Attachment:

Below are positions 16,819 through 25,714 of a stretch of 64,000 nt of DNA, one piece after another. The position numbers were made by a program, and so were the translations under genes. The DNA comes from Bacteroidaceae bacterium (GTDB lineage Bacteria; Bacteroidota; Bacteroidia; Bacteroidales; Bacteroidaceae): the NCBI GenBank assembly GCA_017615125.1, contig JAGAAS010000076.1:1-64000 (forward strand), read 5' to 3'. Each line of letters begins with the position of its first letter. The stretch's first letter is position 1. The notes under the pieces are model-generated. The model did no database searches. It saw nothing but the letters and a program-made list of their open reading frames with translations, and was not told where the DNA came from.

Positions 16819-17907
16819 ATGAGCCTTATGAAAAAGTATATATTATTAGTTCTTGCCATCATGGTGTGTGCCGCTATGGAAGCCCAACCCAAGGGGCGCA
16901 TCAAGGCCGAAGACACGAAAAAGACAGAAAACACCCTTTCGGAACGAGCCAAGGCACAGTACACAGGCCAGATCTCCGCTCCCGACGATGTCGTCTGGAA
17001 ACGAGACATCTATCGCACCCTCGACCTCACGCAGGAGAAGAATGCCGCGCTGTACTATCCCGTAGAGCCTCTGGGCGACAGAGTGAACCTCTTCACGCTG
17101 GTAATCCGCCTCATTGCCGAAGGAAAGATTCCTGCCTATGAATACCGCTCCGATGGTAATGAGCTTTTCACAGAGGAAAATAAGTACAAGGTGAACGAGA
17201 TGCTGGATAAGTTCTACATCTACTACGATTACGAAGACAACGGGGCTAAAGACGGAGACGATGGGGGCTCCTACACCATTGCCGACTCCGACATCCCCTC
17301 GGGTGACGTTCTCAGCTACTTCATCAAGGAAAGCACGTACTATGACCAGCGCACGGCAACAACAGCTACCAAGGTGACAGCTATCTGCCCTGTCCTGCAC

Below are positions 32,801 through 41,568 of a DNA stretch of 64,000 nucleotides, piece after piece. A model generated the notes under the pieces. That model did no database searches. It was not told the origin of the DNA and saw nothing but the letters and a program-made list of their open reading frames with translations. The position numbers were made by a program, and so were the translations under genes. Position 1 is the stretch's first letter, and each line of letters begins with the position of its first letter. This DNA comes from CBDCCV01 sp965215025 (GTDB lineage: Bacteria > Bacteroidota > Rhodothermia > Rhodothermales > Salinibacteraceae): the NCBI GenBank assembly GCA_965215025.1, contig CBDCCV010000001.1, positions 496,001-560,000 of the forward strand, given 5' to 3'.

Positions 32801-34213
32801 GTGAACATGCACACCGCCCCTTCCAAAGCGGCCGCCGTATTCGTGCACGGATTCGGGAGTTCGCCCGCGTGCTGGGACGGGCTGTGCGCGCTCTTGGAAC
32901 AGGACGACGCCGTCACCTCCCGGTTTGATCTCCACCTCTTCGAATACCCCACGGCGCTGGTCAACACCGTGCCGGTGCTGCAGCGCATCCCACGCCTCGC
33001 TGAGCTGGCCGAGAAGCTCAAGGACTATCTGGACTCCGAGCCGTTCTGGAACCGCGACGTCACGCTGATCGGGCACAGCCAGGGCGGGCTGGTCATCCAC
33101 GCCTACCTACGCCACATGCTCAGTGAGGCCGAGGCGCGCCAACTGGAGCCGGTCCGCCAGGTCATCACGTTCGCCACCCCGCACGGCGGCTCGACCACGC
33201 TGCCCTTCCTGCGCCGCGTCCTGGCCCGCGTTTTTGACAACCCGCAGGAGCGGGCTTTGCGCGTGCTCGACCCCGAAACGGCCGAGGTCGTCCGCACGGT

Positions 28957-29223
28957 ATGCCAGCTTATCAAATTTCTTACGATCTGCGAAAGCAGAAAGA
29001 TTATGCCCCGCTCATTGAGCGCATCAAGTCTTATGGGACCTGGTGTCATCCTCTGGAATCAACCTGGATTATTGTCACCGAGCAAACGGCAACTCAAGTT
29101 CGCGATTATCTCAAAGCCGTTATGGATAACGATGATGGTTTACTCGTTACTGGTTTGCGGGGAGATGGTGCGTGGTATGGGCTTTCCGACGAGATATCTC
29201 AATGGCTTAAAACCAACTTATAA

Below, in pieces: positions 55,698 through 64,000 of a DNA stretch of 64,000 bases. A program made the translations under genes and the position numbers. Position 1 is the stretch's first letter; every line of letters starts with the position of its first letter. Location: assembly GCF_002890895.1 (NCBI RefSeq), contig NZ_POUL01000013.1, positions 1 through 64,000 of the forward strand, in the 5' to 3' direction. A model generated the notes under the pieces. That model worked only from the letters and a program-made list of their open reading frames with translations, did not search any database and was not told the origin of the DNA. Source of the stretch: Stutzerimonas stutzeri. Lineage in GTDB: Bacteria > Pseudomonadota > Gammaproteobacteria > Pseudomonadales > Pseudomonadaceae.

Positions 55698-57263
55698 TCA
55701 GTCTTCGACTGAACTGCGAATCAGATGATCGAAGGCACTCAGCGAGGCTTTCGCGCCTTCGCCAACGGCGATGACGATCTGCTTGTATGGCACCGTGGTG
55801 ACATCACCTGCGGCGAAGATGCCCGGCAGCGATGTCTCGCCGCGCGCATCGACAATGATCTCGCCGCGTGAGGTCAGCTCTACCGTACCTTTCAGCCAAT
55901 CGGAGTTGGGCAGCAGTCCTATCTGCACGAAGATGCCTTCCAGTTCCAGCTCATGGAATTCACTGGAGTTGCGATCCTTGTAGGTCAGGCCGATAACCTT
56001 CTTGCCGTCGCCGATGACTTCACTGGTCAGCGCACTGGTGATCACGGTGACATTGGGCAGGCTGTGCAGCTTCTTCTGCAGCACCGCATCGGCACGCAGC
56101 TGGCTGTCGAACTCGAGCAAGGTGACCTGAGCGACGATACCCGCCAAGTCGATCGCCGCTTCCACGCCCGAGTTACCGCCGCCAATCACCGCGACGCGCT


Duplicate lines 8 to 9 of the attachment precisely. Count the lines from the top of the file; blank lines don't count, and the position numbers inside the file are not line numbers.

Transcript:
17301 GGGTGACGTTCTCAGCTACTTCATCAAGGAAAGCACGTACTATGACCAGCGCACGGCAACAACAGCTACCAAGGTGACAGCTATCTGCCCTGTCCTGCAC

Below are positions 32,801 through 41,568 of a DNA stretch of 64,000 nucleotides, piece after piece. A model generated the notes under the pieces. That model did no database searches. It was not told the origin of the DNA and saw nothing but the letters and a program-made list of their open reading frames with translations. The position numbers were made by a program, and so were the translations under genes. Position 1 is the stretch's first letter, and each line of letters begins with the position of its first letter. This DNA comes from CBDCCV01 sp965215025 (GTDB lineage: Bacteria > Bacteroidota > Rhodothermia > Rhodothermales > Salinibacteraceae): the NCBI GenBank assembly GCA_965215025.1, contig CBDCCV010000001.1, positions 496,001-560,000 of the forward strand, given 5' to 3'.